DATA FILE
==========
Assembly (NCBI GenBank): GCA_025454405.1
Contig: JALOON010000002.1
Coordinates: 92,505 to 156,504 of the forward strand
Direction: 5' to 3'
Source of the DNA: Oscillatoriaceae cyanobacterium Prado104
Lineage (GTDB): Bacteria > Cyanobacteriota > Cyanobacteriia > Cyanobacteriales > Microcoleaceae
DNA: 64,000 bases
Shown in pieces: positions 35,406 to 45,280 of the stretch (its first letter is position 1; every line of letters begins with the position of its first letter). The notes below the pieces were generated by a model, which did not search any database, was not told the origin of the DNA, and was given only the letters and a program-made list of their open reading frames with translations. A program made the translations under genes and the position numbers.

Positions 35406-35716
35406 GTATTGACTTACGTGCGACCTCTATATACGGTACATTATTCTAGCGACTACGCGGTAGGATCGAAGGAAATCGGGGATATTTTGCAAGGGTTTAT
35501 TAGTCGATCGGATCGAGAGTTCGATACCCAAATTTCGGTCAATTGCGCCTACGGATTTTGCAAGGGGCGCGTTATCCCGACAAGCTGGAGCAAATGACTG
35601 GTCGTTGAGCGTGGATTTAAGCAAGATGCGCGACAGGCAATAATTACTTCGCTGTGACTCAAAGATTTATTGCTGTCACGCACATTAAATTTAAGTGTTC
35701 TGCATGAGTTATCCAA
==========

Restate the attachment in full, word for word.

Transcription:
Assembly (NCBI GenBank): GCA_025454405.1
Contig: JALOON010000002.1
Coordinates: 92,505 to 156,504 of the forward strand
Direction: 5' to 3'
Source of the DNA: Oscillatoriaceae cyanobacterium Prado104
Lineage (GTDB): Bacteria > Cyanobacteriota > Cyanobacteriia > Cyanobacteriales > Microcoleaceae
DNA: 64,000 bases
Shown in pieces: positions 35,406 to 45,280 of the stretch (its first letter is position 1; every line of letters begins with the position of its first letter). The notes below the pieces were generated by a model, which did not search any database, was not told the origin of the DNA, and was given only the letters and a program-made list of their open reading frames with translations. A program made the translations under genes and the position numbers.

Positions 35406-35716
35406 GTATTGACTTACGTGCGACCTCTATATACGGTACATTATTCTAGCGACTACGCGGTAGGATCGAAGGAAATCGGGGATATTTTGCAAGGGTTTAT
35501 TAGTCGATCGGATCGAGAGTTCGATACCCAAATTTCGGTCAATTGCGCCTACGGATTTTGCAAGGGGCGCGTTATCCCGACAAGCTGGAGCAAATGACTG
35601 GTCGTTGAGCGTGGATTTAAGCAAGATGCGCGACAGGCAATAATTACTTCGCTGTGACTCAAAGATTTATTGCTGTCACGCACATTAAATTTAAGTGTTC
35701 TGCATGAGTTATCCAA